Doges Palace or Palazzo Ducale is one of Venice’s main landmarks – best known for its ornate appearance, gothic architecture and its former role as the home of Venice’s Doge who was the Duke of the city.
The original building has been rebuilt, repaired several times, added to and restored – but regardless, it maintains its dominance of Piazza San Marco and Venice with its beauty and history.
The most important place to visit in Venice.
Doges Palace Venice is an important place to visit, perhaps even the most important place to visit in Venice because it holds the key to understanding Venice and its longevity. In other words, it’s a must see sight on any Italian holiday or Italian vacation. And we at Avventure Bellissime think it has a unique and captivating story, which one of our expert guides can share with you when you visit Venice. For more information on our Italian tours and tours of Venice, visit our website at tours-italy.com Meantime, here’s an insight into what we love about the Doges Palace:
The earliest facts about Doges Palace Venice
The earliest facts about the Doges Palace Venice show that in 810 AD the Doge of the time, Angelo Partecipazio, moved the seat of the Doge and government from the island of Malamocco to present day Rialto in Venice. It was here that the Palazzo Ducale was to be built. However, as we hinted in the introduction, the building has been rebuilt, repaired, added to and restored. And the original building no longer exists. It is thought that the palace was originally a castle made up of a series of different but connected buildings.
The expansion of the Doges Palace
In the 12th Century, Doge Ziani reconstructed the palace that had been partially destroyed by a fire in the 10th Century. He reorganised St. Mark’s Square and then he built two buildings to act as his palace – one looked over the square and one looked over the lagoon. Sadly, not much detail remains of this period.
In the late 13th Century there was a noted increase in the number of personnel involved in government and legislative work in Venice. As a result, the 14th century saw the beginning of an extension to the palace. The work began in 1340 and was overseen by Doge Gradenigo. And then in the early 15th Century, Doge Foscari undertook further extension work.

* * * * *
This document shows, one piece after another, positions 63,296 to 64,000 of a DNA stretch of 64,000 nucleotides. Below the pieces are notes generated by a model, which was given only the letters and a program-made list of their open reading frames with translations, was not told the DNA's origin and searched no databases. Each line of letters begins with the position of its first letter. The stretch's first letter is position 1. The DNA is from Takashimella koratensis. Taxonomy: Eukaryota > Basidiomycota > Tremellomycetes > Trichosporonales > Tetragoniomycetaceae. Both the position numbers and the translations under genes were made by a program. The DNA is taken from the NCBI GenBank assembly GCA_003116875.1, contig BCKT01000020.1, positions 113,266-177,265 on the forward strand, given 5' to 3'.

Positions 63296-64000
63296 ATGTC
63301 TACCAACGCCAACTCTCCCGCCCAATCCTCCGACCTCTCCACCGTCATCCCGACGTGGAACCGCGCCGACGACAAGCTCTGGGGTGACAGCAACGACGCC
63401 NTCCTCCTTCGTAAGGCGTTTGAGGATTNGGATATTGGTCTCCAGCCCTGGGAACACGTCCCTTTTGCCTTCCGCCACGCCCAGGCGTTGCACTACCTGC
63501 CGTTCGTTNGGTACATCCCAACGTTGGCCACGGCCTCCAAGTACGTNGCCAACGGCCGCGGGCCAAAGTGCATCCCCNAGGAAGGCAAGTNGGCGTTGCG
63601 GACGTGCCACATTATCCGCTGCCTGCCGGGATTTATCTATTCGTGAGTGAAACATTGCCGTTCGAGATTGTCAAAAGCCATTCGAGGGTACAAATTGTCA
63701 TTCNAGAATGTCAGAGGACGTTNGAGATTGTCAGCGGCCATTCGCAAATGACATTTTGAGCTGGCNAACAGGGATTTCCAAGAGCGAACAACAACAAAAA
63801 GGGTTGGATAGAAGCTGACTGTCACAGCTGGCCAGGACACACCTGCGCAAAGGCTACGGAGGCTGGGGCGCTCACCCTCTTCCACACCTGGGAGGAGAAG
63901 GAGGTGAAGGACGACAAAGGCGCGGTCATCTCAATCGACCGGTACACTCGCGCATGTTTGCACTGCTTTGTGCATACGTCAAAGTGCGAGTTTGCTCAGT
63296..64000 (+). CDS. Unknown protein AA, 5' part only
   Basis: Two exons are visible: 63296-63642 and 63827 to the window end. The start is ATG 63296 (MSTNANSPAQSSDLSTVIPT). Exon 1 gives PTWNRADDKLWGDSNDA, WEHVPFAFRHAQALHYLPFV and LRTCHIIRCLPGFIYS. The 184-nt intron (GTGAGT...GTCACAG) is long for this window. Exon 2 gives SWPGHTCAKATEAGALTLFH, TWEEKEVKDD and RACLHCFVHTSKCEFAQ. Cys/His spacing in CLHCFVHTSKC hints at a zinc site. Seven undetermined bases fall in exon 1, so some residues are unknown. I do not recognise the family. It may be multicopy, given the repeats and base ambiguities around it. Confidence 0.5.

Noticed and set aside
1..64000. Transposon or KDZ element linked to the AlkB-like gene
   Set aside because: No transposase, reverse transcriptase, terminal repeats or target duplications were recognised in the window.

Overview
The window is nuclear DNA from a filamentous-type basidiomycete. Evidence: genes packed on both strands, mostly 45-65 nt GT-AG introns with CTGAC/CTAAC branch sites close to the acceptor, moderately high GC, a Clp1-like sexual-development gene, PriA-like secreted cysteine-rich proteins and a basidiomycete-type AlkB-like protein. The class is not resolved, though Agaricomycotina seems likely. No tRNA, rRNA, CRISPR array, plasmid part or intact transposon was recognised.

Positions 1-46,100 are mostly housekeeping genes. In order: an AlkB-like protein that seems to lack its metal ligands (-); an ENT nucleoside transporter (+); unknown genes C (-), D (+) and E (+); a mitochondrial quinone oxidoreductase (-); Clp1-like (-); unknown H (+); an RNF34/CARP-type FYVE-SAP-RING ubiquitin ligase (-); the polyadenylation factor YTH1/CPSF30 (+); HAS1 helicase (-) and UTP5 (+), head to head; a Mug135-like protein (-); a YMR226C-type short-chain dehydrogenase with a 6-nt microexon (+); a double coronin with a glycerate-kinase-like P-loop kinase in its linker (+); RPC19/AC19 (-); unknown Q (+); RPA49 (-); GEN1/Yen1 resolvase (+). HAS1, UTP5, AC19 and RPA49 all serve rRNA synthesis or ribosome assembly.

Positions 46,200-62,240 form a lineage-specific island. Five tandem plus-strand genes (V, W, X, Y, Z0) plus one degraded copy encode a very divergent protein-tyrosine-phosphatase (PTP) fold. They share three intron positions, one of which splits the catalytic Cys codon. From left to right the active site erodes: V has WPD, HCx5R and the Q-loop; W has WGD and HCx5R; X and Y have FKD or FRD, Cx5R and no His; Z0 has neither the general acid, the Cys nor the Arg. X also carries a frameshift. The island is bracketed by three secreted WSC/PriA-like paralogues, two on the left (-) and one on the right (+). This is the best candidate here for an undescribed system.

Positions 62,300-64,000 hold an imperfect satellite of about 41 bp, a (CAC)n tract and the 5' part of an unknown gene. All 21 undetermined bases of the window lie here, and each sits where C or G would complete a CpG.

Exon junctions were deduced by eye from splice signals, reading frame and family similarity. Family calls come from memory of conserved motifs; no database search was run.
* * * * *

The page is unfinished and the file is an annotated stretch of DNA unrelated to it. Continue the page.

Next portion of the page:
Fire and the Renaissance.
Then in the late 15th Century, a fire destroyed the Doge’s apartments within the Doge’s Palace. So the architect Rizzo was commissioned and this was the beginning of the Renaissance styles that we can see today.
Doges Palace as a Prison.
One of the most sombre facts about the Doges Palace Venice is that a significant part of the ground floor of the palace was used as a prison. They were known as ‘the wells’ due to their damp and dark condition. The most famous inmates of the prison include Casanova and the Italian writer Silvio Pellico. In the latter half of the 16th Century work began to relocate the prisons, located on the ground floor of the palace, to another space linked by the Bridge of Sighs. This meant that the ground floor could be refashioned. The Bridge of Sighs was so called after the sighs of prisoners who crossed there and took a last look at their freedom. Today, you can still cross the bridge, as the prisoners once did.
The Doges Palace and the Council of Ten.
The Doges Palace Venice also hosted another infamous institution – the Council of Ten. The Council of Ten was one of the major governing bodies of Venice from the 14th Century to the 18th Century. It was originally to be a temporary group following Tiepolo’s revolt against the Doge in 1310. The council was tasked with maintaining the security of the republic and preserving the government. But by the 15th Century it had taken over so much more activity – including military, diplomatic, intelligence and legislative affairs. In the 16th Century the Council of Ten installed the State Inquisitors who could try and convict those who were accused of treason. To help with this they created a network of intelligence officers in Venice and abroad.
Restoration of the Doges Palace.
In 1866, Venice became part of a united Italy, after periods in the control of French and Austrian rule. In the late 19th Century, the Italian Government agreed the need to restore such an important structure. Many of the original works were removed and put on display in the museum where they could be protected, and replaced them with replicas.
Intrigued? With Avventure Bellissime’s tours of the Doges Palace Venice, as with all of our Italian tours and tours of Venice, we’ll transport you back in time during your Italian vacation. With us you’ll hear about how the intricate architecture came about, how the Doge operated inside this opulent palace with golden staircases and ceilings, to understanding how desolate the prisoners who occupied the cells, and visited the torture chambers must have felt, and where the infamous Council of Ten met and grew their influence over the city. You can join us on:
Our Small Group Doges Palace tour – one of our most popular tours of Venice For two hours we’ll take you on a guided ‘skip the line’ tour of the palace, its beautiful architecture, priceless artworks and the fascinating history of a city whose government building rose and fell with her.
Our Essence and Doge’s Palace special offer tour – is one of the best value tours of Venice as it combines our essence of Venice tour with a tour of Doges Palace. With our ‘skip the line’ tickets you’ll tour the beautiful interior of the palace, learn about the striking external appearance and hear about its notorious history. Then we’ll whisk you off to St Mark’s Basilica before heading off to explore Hidden Venice.